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Buddy Guy with Special Guests: Buddy Guy

Mon. November 10th 2008 7:30pm doors at 6:30pm Royal Theatre (All Ages) 7:30pm doors at 6:30pm
Adult: $49.50 & $39.50
Tickets at: MacPherson Playhouse Box office,
Presented by: Live Nation
Any discussion of Buddy Guy invariably involves a recitation of his colossal musical resume and hard-earned accolades. He’s a Rock and Roll Hall of Fame inductee, a chief guitar influence to rock titans like Hendrix, Clapton, Beck, and Vaughan, a pioneer of Chicago’s fabled West Side sound, and a living link to that city’s halcyon days of electric blues.

Buddy has received five Grammy Awards, 23 W.C. Handy Blues Awards (the most any artist has received), the Billboard Magazine Century Award for distinguished artistic achievement, and the Presidential National Medal of Arts.

Yet despite this long list of achievements, Buddy Guy and his music remain as vital as ever. Just this year, Buddy appeared on the big screen nationwide with a show-stopping performance in Martin Scorsese’s Rolling Stones concert film, Shine A Light. At the age of 72, he appeared on the cover of Rolling Stone for the first time, as part of the magazine’s “100 Greatest Guitar Songs” package (his cataclysmic 1961 recording of “Stone Crazy” made the list). And now, the release of Skin Deep—an album of all original material, with guest appearances from fellow guitar wizards Eric Clapton, Robert Randolph, Susan Tedeschi, and Derek Trucks—adds yet another dimension to this master’s legendary career.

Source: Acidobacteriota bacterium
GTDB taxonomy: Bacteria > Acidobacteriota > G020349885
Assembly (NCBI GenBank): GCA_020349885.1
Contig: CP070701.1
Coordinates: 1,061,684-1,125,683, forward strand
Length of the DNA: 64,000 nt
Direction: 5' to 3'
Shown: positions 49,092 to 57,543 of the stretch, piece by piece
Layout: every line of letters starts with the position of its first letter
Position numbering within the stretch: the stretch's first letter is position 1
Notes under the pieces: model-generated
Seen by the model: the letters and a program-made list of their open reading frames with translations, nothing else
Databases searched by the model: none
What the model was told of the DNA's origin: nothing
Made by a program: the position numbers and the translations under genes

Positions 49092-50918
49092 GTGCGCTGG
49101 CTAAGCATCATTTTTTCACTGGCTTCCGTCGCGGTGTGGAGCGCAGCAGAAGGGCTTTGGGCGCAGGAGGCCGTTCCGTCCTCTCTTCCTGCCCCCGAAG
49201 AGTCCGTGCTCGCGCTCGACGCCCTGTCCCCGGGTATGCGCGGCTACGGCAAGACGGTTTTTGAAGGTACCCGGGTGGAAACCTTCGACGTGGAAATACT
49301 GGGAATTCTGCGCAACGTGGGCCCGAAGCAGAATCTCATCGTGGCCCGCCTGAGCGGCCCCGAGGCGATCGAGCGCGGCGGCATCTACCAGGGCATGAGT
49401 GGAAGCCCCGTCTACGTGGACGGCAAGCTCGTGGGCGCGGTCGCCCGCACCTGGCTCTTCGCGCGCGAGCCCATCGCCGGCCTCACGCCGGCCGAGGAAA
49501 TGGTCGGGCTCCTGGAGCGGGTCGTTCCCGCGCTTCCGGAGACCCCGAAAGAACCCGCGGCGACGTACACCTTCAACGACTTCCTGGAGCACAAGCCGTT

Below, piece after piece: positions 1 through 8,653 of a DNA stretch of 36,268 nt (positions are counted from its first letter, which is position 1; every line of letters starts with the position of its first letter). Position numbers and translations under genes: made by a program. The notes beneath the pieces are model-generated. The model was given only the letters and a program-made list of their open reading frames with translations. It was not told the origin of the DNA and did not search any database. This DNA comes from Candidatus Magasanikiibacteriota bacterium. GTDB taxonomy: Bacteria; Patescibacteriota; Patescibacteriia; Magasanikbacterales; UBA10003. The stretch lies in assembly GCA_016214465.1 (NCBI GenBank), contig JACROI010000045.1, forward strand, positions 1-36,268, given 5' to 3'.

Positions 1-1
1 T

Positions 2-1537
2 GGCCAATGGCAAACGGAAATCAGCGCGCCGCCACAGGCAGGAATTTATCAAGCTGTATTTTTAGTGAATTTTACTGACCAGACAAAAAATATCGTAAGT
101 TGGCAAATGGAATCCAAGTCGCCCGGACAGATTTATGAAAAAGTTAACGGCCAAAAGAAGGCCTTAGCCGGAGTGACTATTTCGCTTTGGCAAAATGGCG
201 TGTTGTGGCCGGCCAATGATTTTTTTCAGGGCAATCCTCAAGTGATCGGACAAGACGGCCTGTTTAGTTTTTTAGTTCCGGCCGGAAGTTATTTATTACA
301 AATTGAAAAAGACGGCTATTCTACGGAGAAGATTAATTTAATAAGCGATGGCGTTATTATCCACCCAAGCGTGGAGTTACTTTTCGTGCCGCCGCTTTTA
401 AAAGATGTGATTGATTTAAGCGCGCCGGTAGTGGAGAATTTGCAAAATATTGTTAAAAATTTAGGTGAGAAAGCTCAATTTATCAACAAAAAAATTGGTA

Though Buddy Guy will forever be associated with Chicago, his incredible story actually begins in Louisiana. Born in 1936 to a sharecropper’s family and raised on a plantation near the small town of Lettsworth, located some 140 miles northwest of New Orleans, George “Buddy” Guy was one of five children born to Sam and Isabel Guy. Skin Deep’s “Out in the Woods” hearkens back to those early years—and to one of his signature songs, “The First Time I Met the Blues,” with its unforgettable opening lines, “The first time I met the blues/I was walking through the woods.” (“I was born in the woods, that’s the facts of life,” says Guy, “but people don’t know about that.”)

He addresses the issue of racism on the soulful title song of the new album, getting right to heart of the matter with a powerful series of personal memories and observations on the ways in which “underneath, we’re all the same.” Guy elaborates on his inspiration for “Skin Deep” with a story.

Buddy Guy says he’s excited about the new ground broken on Skin Deep, and about continuing to find new challenges to set for himself. “If you get too old to learn, you might as well go out of this world backwards,” he says. “It’s like being a prizefighter—if you lay down, you never have a chance to win. But if you keep punching, you might hit ‘em with the one that lays ‘em down.

“My eyes and ears are wide open,” he concludes. “You never know what’s gonna happen.”
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